Aetna, along with its Coventry plans, will reduce patient cost-sharing for most HIV meds by moving them out of the most expensive tiers of its insurance plans, Bloomberg reports.

People with Aetna insurance who used to pay upwards of $1,000 per month in out-of-pocket costs may now pay closer to $5 to $100 after deductibles are met.

The changes to the co-pays will take effect June 1, according to an AIDS Institute press release, and they will cover all HIV meds except an injectable fusion inhibitor.

Last spring, the AIDS Institute and the National Health Law Program filed a complaint with the U.S. Department of Health and Human Services (DHHS), Office of Civil Rights, claiming that four health insurers in Florida discriminated against people with HIV by placing all their meds—even the generic versions—in the most expensive tiers. The DHHS warned insurers against this practice.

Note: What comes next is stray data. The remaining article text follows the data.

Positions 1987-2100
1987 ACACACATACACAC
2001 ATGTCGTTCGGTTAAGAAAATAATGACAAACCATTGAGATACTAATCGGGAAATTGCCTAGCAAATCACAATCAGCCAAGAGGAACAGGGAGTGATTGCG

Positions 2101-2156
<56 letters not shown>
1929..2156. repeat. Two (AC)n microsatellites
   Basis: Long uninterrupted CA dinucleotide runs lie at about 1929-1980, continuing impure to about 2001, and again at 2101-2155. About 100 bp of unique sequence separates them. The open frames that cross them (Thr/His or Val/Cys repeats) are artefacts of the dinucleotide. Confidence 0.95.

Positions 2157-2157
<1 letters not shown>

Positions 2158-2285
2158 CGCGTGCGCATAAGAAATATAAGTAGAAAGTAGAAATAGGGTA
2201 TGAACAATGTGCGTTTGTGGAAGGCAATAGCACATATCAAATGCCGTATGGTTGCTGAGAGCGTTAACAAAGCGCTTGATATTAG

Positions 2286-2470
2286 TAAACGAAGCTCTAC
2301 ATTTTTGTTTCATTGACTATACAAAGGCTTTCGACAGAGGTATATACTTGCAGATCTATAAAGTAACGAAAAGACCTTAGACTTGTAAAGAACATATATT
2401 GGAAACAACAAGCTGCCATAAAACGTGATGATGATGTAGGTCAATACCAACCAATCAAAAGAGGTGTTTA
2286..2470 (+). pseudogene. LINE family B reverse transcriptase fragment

Aetna and other insurers had already changed their policy in the state of Florida. These new cost-reductions will take place nationwide.

What’s more, according to the AIDS Institute, Aetna said its customers may buy meds through retail or mail-order pharmacies. Last December, the advocacy group Consumer Watchdog filed a lawsuit against Aetna for requiring HIV-positive people to get their meds through its mail-order pharmacy.

According to an analysis by Avalere Health, more insurance changes are putting HIV meds in the highest cost-sharing tier.